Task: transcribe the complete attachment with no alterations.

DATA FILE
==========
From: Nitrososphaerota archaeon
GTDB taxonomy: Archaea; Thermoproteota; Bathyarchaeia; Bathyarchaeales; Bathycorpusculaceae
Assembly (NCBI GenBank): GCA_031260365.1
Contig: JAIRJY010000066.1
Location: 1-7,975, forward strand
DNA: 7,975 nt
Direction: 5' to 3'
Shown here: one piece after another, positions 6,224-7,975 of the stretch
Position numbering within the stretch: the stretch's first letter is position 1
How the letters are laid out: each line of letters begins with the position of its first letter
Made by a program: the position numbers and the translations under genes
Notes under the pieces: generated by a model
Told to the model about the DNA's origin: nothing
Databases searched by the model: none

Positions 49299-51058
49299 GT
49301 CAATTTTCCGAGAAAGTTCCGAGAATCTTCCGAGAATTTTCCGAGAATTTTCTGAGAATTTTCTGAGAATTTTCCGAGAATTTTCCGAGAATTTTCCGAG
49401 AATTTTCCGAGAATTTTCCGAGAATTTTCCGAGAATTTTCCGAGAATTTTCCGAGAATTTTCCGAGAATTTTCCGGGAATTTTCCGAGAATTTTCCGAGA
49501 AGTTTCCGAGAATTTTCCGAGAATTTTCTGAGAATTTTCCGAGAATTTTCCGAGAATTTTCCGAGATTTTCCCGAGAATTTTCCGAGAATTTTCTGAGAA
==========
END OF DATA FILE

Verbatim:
From: Nitrososphaerota archaeon
GTDB taxonomy: Archaea; Thermoproteota; Bathyarchaeia; Bathyarchaeales; Bathycorpusculaceae
Assembly (NCBI GenBank): GCA_031260365.1
Contig: JAIRJY010000066.1
Location: 1-7,975, forward strand
DNA: 7,975 nt
Direction: 5' to 3'
Shown here: one piece after another, positions 6,224-7,975 of the stretch
Position numbering within the stretch: the stretch's first letter is position 1
How the letters are laid out: each line of letters begins with the position of its first letter
Made by a program: the position numbers and the translations under genes
Notes under the pieces: generated by a model
Told to the model about the DNA's origin: nothing
Databases searched by the model: none

Positions 49299-51058
49299 GT
49301 CAATTTTCCGAGAAAGTTCCGAGAATCTTCCGAGAATTTTCCGAGAATTTTCTGAGAATTTTCTGAGAATTTTCCGAGAATTTTCCGAGAATTTTCCGAG
49401 AATTTTCCGAGAATTTTCCGAGAATTTTCCGAGAATTTTCCGAGAATTTTCCGAGAATTTTCCGAGAATTTTCCGGGAATTTTCCGAGAATTTTCCGAGA
49501 AGTTTCCGAGAATTTTCCGAGAATTTTCTGAGAATTTTCCGAGAATTTTCCGAGAATTTTCCGAGATTTTCCCGAGAATTTTCCGAGAATTTTCTGAGAA